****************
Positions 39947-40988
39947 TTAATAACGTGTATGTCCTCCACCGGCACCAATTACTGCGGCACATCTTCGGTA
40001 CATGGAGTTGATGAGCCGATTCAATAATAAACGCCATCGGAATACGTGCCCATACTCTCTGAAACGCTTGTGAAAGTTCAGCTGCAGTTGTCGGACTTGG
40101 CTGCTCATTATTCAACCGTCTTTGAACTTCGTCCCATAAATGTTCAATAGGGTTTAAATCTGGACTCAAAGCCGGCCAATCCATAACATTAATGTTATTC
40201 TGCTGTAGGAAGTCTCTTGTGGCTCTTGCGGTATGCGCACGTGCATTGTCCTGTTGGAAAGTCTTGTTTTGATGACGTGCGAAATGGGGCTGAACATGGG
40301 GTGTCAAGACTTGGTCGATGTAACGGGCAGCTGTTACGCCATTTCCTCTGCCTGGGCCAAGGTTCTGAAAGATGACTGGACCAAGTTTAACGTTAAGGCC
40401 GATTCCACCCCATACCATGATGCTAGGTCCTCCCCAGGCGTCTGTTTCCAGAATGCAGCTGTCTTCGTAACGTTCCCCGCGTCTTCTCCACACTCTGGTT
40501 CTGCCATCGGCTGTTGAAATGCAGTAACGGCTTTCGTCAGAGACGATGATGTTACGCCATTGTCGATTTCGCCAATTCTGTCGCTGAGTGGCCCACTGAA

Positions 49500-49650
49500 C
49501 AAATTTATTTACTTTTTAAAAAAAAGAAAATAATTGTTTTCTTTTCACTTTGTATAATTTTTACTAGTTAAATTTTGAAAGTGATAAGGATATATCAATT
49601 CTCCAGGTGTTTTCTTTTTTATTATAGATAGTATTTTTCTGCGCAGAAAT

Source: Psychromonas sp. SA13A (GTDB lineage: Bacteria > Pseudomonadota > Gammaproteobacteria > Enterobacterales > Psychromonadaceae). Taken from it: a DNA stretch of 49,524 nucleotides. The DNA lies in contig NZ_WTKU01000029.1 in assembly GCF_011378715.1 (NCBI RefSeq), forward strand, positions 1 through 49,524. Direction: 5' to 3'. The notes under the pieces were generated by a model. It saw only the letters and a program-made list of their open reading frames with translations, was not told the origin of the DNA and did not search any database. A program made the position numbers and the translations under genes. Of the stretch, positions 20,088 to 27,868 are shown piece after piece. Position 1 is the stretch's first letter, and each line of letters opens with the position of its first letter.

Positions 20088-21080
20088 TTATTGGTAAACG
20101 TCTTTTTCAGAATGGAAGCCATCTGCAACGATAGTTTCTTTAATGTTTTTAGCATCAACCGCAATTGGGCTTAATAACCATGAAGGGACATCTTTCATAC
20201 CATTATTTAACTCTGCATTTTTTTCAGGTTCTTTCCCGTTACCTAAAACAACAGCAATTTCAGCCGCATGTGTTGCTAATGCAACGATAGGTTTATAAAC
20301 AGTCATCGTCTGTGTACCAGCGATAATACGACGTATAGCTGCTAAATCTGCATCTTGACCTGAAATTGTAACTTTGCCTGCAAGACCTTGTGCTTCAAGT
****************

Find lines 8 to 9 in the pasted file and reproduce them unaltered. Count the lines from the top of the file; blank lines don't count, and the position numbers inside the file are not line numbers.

40501 CTGCCATCGGCTGTTGAAATGCAGTAACGGCTTTCGTCAGAGACGATGATGTTACGCCATTGTCGATTTCGCCAATTCTGTCGCTGAGTGGCCCACTGAA

Positions 49500-49650